December 19, 2012

A social media satire – write well not oft

A writing exercise – write oft no matter how well

Catharsis – write for thyself only

Merry Christmas and a happy new year to all, J.
(from Anders too)

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The End

December 18, 2012

The French seem adept at mixing the macabre with the humorous.

Recently, my wife and I went to see an American film in Paris. Unfortunately only one seat remained, as it was very popular and had just been released. We drew straws.

No, we didn’t do that – who likes to go to the cinema on their own? Crazies.

We went to see a different American film. We bought one of the few remaining tickets – they were suddenly selling fast – and when we arrived the cinema was full, mainly I suspect with people wanting to see the other American film.

What remains with me is not the American film at all, but the French short film that preceded it. It took place on a nondescript shopping mall rooftop. You can tell it’s in Paris because Sacre Coeur is in the far distance. Everything else is plain, in fact for 5 full minutes the audience stares at a concrete wall.

After five minutes of watching a concrete wall and a strange man doing Tai Chi, activity starts to increase. More and more people, with rising intensity, rush past the Tai Chi man and disappear behind the wall. Then, at the height of the panic, a group of young men and women appear. They are highly organised, and quickly paint the wall white, standing on each other’s shoulders when necessary. A final rush of people, seemingly seeking refuge behind the wall. The young people then put down their brushes and paint tins and form letters with their bodies. Two fighter planes fly overhead. A magnesium flash that lasts 20 full seconds, a horrible noise. A nuclear explosion.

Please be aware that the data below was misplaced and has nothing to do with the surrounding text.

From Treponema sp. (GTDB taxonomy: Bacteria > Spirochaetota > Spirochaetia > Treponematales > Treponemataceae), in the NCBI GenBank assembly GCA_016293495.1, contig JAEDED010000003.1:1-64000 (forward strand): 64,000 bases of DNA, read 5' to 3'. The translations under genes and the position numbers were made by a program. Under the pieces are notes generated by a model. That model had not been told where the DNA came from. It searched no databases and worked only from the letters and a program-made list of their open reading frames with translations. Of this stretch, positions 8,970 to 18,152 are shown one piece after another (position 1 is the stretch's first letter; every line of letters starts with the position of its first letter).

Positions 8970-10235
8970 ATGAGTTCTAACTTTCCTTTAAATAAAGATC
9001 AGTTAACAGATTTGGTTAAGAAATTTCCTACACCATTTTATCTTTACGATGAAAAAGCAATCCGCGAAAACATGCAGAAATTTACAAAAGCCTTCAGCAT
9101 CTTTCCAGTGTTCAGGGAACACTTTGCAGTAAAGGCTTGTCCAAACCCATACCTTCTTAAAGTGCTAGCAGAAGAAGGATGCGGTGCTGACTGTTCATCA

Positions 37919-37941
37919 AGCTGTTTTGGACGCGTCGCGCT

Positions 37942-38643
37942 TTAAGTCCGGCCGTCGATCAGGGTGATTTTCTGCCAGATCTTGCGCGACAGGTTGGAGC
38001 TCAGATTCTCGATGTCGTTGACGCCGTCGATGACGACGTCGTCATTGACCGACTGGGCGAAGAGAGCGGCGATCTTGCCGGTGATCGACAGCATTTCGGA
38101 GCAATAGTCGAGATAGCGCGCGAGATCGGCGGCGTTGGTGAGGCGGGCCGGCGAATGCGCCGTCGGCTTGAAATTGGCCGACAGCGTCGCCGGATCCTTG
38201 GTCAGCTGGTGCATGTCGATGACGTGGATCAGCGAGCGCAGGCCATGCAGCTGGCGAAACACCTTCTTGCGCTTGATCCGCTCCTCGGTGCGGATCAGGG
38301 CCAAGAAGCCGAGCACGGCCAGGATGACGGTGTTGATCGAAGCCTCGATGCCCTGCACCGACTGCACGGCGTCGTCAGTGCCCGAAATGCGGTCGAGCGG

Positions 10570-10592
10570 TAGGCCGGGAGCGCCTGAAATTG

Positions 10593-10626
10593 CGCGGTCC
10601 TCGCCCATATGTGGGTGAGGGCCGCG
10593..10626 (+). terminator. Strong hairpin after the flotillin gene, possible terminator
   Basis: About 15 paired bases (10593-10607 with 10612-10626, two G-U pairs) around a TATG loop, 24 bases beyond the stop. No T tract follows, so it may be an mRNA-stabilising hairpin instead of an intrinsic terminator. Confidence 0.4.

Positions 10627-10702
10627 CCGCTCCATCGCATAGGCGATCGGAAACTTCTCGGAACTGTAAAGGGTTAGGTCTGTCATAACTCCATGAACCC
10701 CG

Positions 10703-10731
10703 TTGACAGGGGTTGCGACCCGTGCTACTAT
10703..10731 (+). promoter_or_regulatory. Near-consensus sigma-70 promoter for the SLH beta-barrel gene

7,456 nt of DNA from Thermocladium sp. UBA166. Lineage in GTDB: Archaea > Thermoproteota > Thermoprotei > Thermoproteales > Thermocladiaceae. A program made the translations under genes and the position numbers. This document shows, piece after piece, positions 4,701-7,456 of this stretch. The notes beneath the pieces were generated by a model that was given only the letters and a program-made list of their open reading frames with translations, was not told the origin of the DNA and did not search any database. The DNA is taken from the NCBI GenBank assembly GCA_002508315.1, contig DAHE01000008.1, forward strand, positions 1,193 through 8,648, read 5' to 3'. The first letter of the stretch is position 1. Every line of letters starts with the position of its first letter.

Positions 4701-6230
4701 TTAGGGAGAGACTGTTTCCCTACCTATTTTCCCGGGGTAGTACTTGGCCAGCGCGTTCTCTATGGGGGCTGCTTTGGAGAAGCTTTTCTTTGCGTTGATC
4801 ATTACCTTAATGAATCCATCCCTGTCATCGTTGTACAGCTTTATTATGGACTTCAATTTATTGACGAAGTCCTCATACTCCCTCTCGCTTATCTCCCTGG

Focus resumes, and nothing remains other than the solid concrete wall and the after-image of the young men and women on the wall, like black shadows.

‘The End’.

Our time in Paris is almost at an end. I have found myself again.


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December 17, 2012

Once, I was bedridden in Florence. I was trapped in my third floor hotel room for three days and nights. Every necessary and pressing trip to the bathroom allowed me, once each crisis had passed, to look through the small window out across the city. What dominated the skyline were church spires and bell towers as they rose above the red-tiled roofs. There were also thousands of television antennas – clusters of crucifixes.

Every hour the church bells rang out, reminding me of what I was missing. But it was also comforting, as the experience was a new one and something I could not experience at home. Limited to this view and these sounds, the essence of Florence was concentrated. Undeniably, church spires and bells and television antennas are key features of Florence, regardless of what else you may notice and experience while staying there. They certainly were for my first three days and live in my memory.